WEBINARS ON DEMAND
We're not White: Racial Identity Construction of Arab American College Students
Presenter: Nina Shoman-Dajani, EdD
Date: January 30, 2019
While most U.S. higher education institutions have adopted the federally designated race and ethnicity categories on their applications many sub-populations remain unrecognized and underserved. Arab American college students are one such example as they remain "invisible" in the "White" category. This session will provide a space in which participants can explore the issues that Arab American college students experience when exploring their identity through the lens of a study conducted on Arab Americans college students in the Chicago Metropolitan area. In addition, this session will investigate the issues surrounding the U.S. Census categorization of Arab Americans as "White". The presenter will share data collected from a study she conducted which focused on the central question: how do Arab American college students construct and understand their racial identity? Participants will walk away with a better understanding of the Arab American population and particularly college students of Arab descent whose stories will be shared during the presentation. This session should particularly benefit higher education practitioners and educators who are interested in race demographics, retention, support services and student sub-populations. No prior background knowledge is needed to attend this session.
Listen, Engage, Lead: Creating inclusive higher education communities
Presenters: Elavie Ndura, PhD and Moses Dogbevia, PhD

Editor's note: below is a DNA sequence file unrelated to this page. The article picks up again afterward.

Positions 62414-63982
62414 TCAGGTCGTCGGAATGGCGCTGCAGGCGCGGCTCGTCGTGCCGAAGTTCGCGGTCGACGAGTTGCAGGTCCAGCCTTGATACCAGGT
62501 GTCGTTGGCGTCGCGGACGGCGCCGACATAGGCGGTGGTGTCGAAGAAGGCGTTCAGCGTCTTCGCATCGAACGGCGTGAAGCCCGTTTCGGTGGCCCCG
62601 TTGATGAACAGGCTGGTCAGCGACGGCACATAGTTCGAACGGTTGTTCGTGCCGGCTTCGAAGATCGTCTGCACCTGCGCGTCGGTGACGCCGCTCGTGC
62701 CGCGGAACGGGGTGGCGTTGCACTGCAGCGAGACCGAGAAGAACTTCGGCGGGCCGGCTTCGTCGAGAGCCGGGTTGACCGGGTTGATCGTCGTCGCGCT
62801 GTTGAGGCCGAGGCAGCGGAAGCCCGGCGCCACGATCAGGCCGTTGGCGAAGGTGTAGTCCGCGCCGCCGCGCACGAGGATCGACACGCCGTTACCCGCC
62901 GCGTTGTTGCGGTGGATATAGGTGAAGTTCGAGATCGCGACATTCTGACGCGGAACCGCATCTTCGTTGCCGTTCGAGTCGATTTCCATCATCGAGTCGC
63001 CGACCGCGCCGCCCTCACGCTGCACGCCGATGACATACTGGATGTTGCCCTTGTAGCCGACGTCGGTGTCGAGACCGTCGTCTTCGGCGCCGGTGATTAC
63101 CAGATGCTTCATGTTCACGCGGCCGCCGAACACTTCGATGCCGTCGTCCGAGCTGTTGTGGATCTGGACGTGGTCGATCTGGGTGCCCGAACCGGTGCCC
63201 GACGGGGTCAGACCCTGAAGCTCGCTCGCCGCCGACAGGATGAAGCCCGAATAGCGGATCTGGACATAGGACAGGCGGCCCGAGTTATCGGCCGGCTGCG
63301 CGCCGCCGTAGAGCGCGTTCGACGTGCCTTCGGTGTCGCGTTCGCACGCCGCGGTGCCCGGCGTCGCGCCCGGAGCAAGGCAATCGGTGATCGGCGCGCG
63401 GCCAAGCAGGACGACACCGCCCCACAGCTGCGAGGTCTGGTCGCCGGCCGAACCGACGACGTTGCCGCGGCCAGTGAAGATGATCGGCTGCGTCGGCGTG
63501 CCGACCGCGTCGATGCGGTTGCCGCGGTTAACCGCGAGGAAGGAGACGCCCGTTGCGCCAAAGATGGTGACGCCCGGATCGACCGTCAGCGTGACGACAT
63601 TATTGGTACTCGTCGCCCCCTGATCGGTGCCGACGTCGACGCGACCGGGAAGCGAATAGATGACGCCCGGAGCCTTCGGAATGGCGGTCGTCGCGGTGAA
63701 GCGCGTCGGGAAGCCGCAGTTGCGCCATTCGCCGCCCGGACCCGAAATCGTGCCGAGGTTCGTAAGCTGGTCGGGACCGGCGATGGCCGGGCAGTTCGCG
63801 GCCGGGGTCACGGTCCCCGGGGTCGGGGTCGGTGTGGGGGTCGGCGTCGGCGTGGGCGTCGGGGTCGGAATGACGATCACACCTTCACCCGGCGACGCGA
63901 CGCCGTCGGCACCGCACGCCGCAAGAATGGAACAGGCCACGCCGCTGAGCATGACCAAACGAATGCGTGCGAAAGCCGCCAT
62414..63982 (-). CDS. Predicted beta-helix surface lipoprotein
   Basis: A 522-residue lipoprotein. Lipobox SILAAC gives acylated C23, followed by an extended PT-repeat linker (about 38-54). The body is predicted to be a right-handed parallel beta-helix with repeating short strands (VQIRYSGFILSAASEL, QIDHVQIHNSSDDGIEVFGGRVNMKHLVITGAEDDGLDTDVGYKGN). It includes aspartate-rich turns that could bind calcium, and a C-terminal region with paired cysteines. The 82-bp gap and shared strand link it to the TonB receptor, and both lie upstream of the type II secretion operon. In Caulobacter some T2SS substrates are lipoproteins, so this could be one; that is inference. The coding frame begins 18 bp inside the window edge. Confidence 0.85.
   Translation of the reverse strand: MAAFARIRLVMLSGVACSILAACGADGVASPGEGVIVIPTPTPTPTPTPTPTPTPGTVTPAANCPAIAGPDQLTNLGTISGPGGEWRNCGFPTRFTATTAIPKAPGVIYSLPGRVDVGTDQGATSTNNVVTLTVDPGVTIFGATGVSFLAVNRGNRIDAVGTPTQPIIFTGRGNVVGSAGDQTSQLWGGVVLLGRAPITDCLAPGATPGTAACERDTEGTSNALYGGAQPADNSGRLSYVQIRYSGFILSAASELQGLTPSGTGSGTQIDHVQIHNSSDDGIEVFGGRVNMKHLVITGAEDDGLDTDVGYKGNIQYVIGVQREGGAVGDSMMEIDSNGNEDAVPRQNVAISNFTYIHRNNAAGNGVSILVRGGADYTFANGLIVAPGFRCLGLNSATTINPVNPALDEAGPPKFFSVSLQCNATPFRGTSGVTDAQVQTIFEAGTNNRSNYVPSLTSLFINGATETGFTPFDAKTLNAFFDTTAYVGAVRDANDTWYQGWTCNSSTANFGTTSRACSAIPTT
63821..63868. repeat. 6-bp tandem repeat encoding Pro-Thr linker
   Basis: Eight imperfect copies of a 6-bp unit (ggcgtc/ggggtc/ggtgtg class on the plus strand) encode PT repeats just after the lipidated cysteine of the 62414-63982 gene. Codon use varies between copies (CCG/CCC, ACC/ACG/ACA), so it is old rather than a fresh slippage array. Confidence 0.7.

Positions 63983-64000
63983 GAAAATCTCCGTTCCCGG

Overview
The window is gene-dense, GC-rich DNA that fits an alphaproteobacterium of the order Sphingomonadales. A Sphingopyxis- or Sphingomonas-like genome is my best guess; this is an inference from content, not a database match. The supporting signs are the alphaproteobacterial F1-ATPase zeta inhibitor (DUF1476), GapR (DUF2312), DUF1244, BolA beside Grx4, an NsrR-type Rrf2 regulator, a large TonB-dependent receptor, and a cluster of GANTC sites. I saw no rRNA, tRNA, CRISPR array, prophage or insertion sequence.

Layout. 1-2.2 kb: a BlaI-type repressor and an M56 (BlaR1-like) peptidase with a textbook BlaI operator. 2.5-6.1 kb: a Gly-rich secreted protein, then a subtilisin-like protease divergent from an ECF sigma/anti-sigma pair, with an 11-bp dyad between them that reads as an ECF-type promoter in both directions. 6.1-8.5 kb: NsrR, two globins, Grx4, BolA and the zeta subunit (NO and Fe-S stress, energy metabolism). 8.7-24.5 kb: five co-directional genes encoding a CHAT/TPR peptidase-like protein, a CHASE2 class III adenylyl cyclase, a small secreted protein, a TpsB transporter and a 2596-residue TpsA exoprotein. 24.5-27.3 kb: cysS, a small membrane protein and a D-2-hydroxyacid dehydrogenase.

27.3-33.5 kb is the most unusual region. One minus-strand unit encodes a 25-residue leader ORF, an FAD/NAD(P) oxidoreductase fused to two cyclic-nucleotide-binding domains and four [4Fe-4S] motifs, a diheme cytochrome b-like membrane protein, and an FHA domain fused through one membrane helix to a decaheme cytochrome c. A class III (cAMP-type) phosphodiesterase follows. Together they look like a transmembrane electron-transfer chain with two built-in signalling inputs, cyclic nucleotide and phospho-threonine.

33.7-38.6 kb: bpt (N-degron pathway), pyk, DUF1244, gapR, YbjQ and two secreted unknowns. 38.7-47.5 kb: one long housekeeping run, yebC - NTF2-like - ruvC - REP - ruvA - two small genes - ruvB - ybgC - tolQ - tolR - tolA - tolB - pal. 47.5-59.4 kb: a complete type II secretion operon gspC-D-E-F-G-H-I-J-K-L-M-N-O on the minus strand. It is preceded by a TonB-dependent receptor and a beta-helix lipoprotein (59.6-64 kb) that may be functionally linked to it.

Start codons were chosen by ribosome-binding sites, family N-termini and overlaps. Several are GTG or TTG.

Date: December 19, 2018
Drawing from institutional data, their own experiences as chief diversity officers, and current literature, the presenters outline a model of diversity and inclusion practices that would elevate institutional capacities to serve culturally diverse students, faculty, and staff, as well as local communities and the broader global society. The model seeks to create culturally competent and collaborative communities that enhance the well-being and success of all members.
Hashtags and Unfollows: Race and racism in the age of social media
Presenters: Alana Anderson, PhD and Kevin Gin, PhD
Date: November 28, 2018
Limited research has been advanced that considers how social media intersects with race, racism, and gender among college students. Additionally, scholars have noted these are areas necessitating the attention of student affairs. This session presents literature, emerging research, and best practices to advance action oriented practices regarding how to best support students in the context of today's racialized and gendered social media campus cultures.
Introduction to Social Justice Models of Disability
Presenter: Julie Alexander | Purdue University
Date: October 31, 2018
Social justice models of disabilities define a disability as the result of the interaction between a person with an impairment and an environment that creates a barrier for that individual. Social justice models differ from medical models in that it places more emphasis on social factors and environmental design. This session will highlight societal attitudes towards people with disabilities through a discussion on media representation, messaging, microaggressions and explore how higher education institutions can be more inclusive to people with disabilities.
The Intersection of Strengths and Social Identity: Using the Clifton Strengths to Engage Conversation about Difference
Presenter: Daniel Almeida, PhD | California Polytechnic State University
Date: September 26, 2018
This session engages participants in a discussion to unpack concepts of privilege and oppression and explore how our experiences of privilege and oppression have empowered or constrained our development and use of our natural talents using The Clifton Strengths Assessment.
Kaleidoscope: Improving Campus Culture using a Program with a Diversity Lens
Presenters: Crystal Jushka, M.Ed., Adrienne German, MS | University of Wisconsin
Date: August 29, 2018
This session examines the Medical College of Wisconsin’s Kaleidoscope program, developed to create a more welcoming campus, create cultural competence among students, staff, and faculty, and increase matriculation of underrepresented students.